David Burke and Donatella. This was a magical experience. The food was wonderful, but our waiter, Sammy, elevated the meal to a much higher level than it would have been otherwise. If you have an opportunity to eat here, ask to be seated in Sammy’s section. You won’t regret it.
We went for Sunday brunch. The restaurant is very compact, with the tables very close together, but it manages to not feel crowded or cramped, even though, particularly at the banquettes, you are practically sharing a table with your next-door neighbors.
The fixtures and art in the room are very colorful and whimsical, with lots of bright reds. It is not a terribly formal restaurant, although the food is definitely upscale. The butter that comes out with the bread basket is sculpted into a piece of miniature modern art and sprinkled with pink Australian Murray River salt flakes.
The amuse bouche was probably the best that I’ve ever had in any restaurant, EVER. It was a concoction of foie gras, served in a miniature French canning jar and topped with a skewered, Cognac-soaked, deep fried grape. It was positively transcendent.
I started with the pretzel-crusted crabcake; Mom started with the salmon and tuna tartare. I forgot to take photos of either of these, but they were both delicious (we shared). Mom’s fish was served on a huge, rough slab of Murray River salt about 12 inches by 8 inches and about 2 inches thick. They apparently clean the slabs off between uses with a boiling hot towel to minimize melt, but kill any germs. Each slab must be worth hundreds of dollars. The crabcake was very unusual, but wonderful. The inside was the purest, most luscious crab salad that you’ve ever had, surrounded by a layer of crisp pretzel sticks and sprinkled with tiny Chinese rice puffs. I found a photo that someone else has taken here.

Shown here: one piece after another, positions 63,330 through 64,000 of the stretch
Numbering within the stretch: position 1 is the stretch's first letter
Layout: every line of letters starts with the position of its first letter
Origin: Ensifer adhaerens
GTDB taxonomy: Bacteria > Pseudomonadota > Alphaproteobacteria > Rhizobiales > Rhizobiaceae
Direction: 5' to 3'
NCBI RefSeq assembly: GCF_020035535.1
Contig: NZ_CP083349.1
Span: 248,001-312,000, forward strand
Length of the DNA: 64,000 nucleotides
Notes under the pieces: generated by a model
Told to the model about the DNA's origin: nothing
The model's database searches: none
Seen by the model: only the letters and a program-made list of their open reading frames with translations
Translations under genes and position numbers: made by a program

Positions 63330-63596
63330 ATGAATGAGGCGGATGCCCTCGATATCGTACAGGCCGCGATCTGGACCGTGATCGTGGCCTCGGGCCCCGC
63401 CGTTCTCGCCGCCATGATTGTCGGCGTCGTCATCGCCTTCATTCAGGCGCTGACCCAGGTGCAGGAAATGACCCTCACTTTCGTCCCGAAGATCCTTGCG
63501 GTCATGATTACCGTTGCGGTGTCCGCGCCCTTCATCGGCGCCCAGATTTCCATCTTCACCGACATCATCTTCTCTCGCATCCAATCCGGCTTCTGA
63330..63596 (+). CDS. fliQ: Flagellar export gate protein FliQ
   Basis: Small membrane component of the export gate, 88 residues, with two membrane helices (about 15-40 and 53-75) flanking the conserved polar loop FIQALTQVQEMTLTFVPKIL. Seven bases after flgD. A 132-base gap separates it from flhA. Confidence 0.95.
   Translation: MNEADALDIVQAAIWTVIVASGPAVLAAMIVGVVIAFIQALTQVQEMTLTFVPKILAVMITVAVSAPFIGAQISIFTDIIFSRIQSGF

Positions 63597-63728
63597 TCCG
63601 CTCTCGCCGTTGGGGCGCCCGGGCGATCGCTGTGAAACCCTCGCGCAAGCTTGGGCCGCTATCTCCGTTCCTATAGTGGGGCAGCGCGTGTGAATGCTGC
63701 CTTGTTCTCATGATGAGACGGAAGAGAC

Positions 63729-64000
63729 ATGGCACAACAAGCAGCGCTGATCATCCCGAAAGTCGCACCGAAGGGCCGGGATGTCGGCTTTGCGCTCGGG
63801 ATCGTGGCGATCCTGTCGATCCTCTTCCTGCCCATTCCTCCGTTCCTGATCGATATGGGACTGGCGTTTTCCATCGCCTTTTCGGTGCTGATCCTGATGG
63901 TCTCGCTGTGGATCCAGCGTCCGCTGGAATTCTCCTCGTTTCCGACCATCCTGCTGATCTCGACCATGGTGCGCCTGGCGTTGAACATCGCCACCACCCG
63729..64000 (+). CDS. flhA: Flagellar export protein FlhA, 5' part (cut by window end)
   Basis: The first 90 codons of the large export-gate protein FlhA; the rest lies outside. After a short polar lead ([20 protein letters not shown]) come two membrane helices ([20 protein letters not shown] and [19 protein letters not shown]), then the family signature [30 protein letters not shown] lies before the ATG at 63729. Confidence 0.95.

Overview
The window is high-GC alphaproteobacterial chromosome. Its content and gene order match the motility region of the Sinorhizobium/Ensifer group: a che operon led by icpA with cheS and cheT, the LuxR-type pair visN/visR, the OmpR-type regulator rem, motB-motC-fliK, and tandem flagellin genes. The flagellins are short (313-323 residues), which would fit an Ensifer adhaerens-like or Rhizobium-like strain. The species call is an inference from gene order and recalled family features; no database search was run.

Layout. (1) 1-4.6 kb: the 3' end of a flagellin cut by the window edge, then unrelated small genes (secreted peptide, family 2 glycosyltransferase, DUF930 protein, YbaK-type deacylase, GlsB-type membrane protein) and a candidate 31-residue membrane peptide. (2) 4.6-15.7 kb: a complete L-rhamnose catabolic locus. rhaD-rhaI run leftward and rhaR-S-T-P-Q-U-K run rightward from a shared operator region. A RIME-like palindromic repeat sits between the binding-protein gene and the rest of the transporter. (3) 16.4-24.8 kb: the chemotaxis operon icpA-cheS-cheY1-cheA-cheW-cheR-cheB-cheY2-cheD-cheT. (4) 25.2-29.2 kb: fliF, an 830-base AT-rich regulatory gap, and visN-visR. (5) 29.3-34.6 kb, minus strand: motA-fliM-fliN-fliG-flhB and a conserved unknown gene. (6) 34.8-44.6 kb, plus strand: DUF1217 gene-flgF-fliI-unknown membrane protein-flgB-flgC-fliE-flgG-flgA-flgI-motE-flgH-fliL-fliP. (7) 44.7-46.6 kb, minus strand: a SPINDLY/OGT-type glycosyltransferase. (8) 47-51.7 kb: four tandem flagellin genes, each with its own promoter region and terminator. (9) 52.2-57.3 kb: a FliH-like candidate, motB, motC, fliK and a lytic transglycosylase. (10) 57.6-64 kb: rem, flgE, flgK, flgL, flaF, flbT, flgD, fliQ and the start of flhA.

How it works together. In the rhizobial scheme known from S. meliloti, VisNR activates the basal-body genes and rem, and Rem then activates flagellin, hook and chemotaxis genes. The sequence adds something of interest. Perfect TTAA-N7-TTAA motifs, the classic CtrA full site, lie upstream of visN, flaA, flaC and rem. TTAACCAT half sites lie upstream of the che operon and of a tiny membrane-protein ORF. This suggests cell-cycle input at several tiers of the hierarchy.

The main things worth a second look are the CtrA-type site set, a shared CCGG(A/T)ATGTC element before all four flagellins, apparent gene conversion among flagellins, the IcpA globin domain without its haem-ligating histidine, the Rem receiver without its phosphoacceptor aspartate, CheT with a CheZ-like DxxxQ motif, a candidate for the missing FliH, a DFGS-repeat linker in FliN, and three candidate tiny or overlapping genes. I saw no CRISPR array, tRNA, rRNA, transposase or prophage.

For the next course, Mom had the lobster scramble (very rich and earthy) and I had the “Rueben” Benedict. It was like Eggs Benedict, only not. Instead of Canadian bacon, there was pastrami-cured salmon. Instead of cabbage kraut, there was zucchini kraut. Instead of Hollandaise, there was Russian dressing. It was all served with an overflowing heap of crisp, shoestring potatoes. Absolutely delicious. The salmon was very interesting, but wonderful.
For dessert, we just asked Sammy to surprise us, to bring us his favorite desserts. He chose wisely, with a warm apple tart for me and a coconut layer cake for Mom, plus an other-worldly,obscenely-sized cheesecake lollipop tree for us to share.
We were so full by the end of this meal that we were physically uncomfortable, but it was SO good. The lollipop tree was very fun, but so over-the-top and excessive that it was humorous. It was served with a separate dish of bubble gum-flavored whipped cream for dipping into. It towered over the table and created a HUGE spectacle when it was brought out to us, but it was very festive and I’m actually thinking of trying to re-create it for Thanksgiving. I found a display stand that might work here. I think that I’ll just need to make a thick cheesecake (I’m planning pumpkin) and then use a melon baller or small scoop to make balls out of the (very cold) cheesecake and then roll them in melted chocolate (I’ll probably make some with dark chocolate and some with white chocolate) and then decorate with sprinkles or chopped toasted nuts or maybe even crushed toasted pumpkin seeds. I’ll post an update if I actually manage to pull that off!